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From Quanah Gibson-Mount <qua...@stanford.edu>
Subject RE: Various questions
Date Tue, 06 Jun 2006 06:11:22 GMT


--On Tuesday, June 06, 2006 12:50 AM -0400 "Noel J. Bergman" 
<noel@devtech.com> wrote:

> Quanah Gibson-Mount wrote:
>
>> I think the concept of applying all indexing to attributes is in itself
>> broken.
>
> So is your suggestion that the option be made available, but that by
> indexing selectively, Alex's concerns can be effectively addressed?  Do
> you have any suggestions as to how that might be provided without losing
> ease-of-use for the most common cases?

Well, in OpenLDAP, the way ease of use is met is by users being able to 
define a default index type or types.  That way, they can specify the 
default set, and then just use index <attribute>, similar to what is being 
done in Apache DS.

I think it is important to allow specification of what indices to use for a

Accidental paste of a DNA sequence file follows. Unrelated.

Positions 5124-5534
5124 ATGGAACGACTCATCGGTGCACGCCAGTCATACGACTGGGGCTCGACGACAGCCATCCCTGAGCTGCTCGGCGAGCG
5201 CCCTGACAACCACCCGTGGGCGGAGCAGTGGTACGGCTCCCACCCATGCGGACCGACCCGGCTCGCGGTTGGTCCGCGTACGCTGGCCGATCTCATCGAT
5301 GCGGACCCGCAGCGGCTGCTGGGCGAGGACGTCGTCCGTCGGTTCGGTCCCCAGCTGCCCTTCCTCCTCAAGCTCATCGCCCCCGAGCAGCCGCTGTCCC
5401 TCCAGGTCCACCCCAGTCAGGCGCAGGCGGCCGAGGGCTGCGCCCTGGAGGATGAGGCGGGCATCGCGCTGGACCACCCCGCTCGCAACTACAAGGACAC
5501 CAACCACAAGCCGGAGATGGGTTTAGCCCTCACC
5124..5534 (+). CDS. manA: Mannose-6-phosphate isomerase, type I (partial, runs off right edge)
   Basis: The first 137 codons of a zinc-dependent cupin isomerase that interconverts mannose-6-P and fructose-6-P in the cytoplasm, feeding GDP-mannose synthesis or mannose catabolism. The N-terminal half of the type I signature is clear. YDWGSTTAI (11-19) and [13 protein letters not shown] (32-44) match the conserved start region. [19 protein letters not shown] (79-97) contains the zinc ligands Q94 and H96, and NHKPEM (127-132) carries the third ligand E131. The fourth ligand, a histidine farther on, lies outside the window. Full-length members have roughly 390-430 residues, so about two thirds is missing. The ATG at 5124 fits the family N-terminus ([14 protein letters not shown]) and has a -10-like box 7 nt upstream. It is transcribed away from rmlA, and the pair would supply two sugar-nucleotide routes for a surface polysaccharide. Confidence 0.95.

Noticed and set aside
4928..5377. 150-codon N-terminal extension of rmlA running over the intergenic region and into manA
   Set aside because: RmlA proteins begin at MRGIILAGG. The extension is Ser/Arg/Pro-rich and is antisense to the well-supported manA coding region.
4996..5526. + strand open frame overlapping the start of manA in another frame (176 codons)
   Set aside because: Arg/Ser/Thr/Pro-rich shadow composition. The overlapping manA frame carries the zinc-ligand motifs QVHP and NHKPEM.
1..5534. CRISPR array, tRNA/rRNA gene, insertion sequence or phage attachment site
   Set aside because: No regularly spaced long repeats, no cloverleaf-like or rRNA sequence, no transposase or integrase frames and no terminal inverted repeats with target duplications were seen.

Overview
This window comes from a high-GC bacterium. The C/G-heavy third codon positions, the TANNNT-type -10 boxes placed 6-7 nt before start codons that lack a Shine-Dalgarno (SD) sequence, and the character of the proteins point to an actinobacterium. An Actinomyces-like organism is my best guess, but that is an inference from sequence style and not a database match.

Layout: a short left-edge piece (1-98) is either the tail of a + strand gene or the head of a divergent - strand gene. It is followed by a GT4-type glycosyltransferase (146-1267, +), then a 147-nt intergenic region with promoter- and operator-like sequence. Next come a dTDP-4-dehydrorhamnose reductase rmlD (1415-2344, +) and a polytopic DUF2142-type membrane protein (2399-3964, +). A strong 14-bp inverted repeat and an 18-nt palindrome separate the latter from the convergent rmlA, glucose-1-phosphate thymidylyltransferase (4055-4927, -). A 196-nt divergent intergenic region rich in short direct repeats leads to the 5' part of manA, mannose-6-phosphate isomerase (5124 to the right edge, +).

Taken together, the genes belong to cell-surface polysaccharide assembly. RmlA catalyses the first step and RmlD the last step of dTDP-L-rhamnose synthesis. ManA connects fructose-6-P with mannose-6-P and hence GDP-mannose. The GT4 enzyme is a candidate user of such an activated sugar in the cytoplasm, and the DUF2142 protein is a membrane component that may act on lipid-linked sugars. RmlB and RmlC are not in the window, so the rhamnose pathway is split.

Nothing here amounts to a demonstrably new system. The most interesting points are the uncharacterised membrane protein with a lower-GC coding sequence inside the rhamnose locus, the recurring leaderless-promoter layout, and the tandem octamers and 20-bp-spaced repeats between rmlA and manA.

given attribute for a few reasons.  One, that you can use it to actually 
make some searches slow enough to hinder efforts (like we have a spam 
troller routinely trying to get data from our sources that is fairly 
obnoxious), another is that the more indices you have on an attribute, the 
larger the total database is, and the longer it takes to load.  This of 
course depends on part in the OS/Cpu used as well.  For example, I 
currently index 90 attributes in my database to varying degrees (most are 
eq, which is a fairly minimal index).  On my Solaris sparc systems, it 
takes 2.5ish hours to load the database.  On my new AMD systems that'll be 
replacing the Sun Sparc boxes, it takes all of 14.5 minutes.  However, if 
all 90 of those attributes were getting indexed pres,eq,sub, the amount of 
time to load would increase significantly.

Currently, my indices take up 1.1GB of disk space in OpenLDAP (I'm not sure 
how that exactly map out in Apache DS).  My database entry file takes 
2.7GB.  So my indices are approximately 1/3 of my database size.

--Quanah

--
Quanah Gibson-Mount
Principal Software Developer
ITS/Shared Application Services
Stanford University
GnuPG Public Key: http://www.stanford.edu/~quanah/pgp.html

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